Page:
Friday, April 16, 2010

Talk Talk

If you are a graduate student (or an undergraduate student involved in research):

How much do you discuss research or other academic topics with your fellow students outside of classes and seminars?; e.g., at lunch or other social opportunities? A lot? Occasionally? Never? (you can also answer according to the situation when you were a student, if your students days are over)

How much do you discuss research with other students?
All the time
Quite often
Now and then
Never free polls

As I described in a recent post, when I was a student, my fellow students and I talked about Science a lot. Some of venues for talking/socializing were faculty-free (some of the grad office space, late night pub excursions), and others involved faculty (late afternoon pub excursions).

It was good to have some informal discussions with faculty, but we also valued our faculty-free times and spaces. In fact, I think these student-only Science discussions were particularly important for me.

As I have surely described at some point in the past, it was after a particularly brutal one-sided "discussion" with one of my committee members that I started the collaboration that resulted in my first paper with another graduate student. This professor had savagely belittled my research and ideas, told me I was stupid and ignorant (in those exact words), and expressed great pessimism that I would ever get a graduate degree of any sort, in part because he was going to vote "fail" at my defense. I staggered back to the grad office area and sat, stunned, on a couch in the common area.

A senior grad student, whom I didn't know well because he was in a somewhat different subfield of research, saw me and asked why I seemed so down. I told him that Professor Z hated my ideas and thought I was an idiot. He said "That is actually a good indication that you might be right. Tell me your ideas." So I did. He was quiet for a few minutes, and then said "I think you are on to something. Let me tell you about some of my work that relates to what you're thinking." So he did, and this started a series of discussions over the course of months. We developed our complementary ideas, tested them, wrote things, sketched things, and eventually published a paper in a journal I thought would be out of my reach as a graduate student.

I credit this grad student with saving my career. I don't know if I would have quit grad school, but I was seriously considering it.

Most conversations among students are not life-changing like that one, but they are nevertheless important ways to develop your ideas and your communication skills. When I started grad school, I had never really had an intellectual debate about Science before. I didn't really know how to argue -- not in the sense of having a hostile disagreement, but in the sense of organizing arguments (evidence) to support an idea or to figure out how to test an idea.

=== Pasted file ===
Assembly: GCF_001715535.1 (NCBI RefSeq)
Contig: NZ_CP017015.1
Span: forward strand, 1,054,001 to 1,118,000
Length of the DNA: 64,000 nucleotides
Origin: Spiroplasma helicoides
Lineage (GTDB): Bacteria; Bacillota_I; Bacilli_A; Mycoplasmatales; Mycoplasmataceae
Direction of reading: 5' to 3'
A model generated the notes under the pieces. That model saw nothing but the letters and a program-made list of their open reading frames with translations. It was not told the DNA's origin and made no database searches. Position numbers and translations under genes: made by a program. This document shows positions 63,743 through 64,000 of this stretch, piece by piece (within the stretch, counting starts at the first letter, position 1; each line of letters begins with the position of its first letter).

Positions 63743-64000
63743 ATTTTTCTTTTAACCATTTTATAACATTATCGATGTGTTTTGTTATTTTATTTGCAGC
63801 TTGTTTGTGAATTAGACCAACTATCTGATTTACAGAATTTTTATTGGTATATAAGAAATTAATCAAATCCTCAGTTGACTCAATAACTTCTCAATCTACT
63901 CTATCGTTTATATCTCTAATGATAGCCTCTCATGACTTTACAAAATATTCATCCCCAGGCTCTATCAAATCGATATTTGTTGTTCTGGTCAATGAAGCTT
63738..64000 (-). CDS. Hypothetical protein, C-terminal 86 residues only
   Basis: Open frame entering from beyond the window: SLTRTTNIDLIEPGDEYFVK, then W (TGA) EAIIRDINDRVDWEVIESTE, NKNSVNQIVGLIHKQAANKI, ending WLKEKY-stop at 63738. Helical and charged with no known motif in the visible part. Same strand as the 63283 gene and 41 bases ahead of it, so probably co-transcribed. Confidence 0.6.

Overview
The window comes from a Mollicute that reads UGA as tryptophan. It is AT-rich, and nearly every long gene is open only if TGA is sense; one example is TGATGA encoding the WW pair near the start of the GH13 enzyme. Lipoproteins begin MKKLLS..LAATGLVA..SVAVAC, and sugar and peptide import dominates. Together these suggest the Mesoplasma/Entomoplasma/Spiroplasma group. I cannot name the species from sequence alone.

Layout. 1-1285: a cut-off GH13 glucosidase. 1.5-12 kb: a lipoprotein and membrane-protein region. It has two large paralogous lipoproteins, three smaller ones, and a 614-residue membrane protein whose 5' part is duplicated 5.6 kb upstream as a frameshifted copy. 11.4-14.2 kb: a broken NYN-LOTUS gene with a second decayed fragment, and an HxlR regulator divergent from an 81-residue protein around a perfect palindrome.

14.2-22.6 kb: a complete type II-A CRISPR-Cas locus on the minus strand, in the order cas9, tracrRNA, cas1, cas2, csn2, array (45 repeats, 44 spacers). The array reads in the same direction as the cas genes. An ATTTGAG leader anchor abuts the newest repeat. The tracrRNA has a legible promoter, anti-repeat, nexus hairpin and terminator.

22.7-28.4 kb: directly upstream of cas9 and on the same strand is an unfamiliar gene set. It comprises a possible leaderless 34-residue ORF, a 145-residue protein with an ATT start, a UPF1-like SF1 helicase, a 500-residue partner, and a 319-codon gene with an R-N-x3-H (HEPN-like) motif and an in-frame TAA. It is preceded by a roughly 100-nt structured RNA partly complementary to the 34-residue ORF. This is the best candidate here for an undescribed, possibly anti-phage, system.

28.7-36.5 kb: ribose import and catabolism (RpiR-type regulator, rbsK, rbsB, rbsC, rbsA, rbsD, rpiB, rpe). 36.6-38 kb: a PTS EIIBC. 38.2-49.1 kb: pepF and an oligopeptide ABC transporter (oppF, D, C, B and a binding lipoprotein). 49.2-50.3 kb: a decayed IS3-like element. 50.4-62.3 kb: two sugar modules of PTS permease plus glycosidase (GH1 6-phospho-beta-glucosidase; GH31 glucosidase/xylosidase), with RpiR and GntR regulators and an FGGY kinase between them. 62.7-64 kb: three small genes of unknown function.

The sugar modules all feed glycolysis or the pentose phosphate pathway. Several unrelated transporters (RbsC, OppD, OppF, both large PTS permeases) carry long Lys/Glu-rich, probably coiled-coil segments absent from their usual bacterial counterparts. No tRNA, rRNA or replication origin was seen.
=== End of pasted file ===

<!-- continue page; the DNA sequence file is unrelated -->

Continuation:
I also had to learn that arguments were not (necessarily) person. You could lose a scientific argument, but still enjoy the debate, emerge with your self-esteem intact, and learn something important.

Although some of my fellow grad students were quite aggressive and skilled at these discussions, I definitely was not, but I learned a lot by having discussions and debates. I do not think I ever would have learned this from my professors, in part because it wasn't until I was a senior grad student that I started to feel comfortable expressing my opinions in anything approaching an assertive and confident way.

If you are a student in an intellectually stimulating, interactive department: that's great. You are lucky and you will learn many important things. Don't worry if you start out not having much to say, but listen and learn and participate as much as you can. Eventually you will be one of the confident senior grad students or postdocs, but the transformation won't happen by magic. Start talking now!

If you are a student in an environment that for some strange reason does not involve academic discussions outside of the classroom and you want to change that: Find at least one other person who feels the same way you do. Maybe more will join in. Don't let the we-don't-talk-about-work people make all the rules about acceptable topics of conversation. Don't worry if they frown at you. It's fine if there are some times and places when people want a break from intense discussions about work, but this should not be an all-encompassing rule that excludes all such conversations from lunch time, coffee breaks, and other opportunities like that.

In any academic unit, it should be possible to find people who are passionate about their research and studies and who want to talk about what they are working on and learn what others are doing.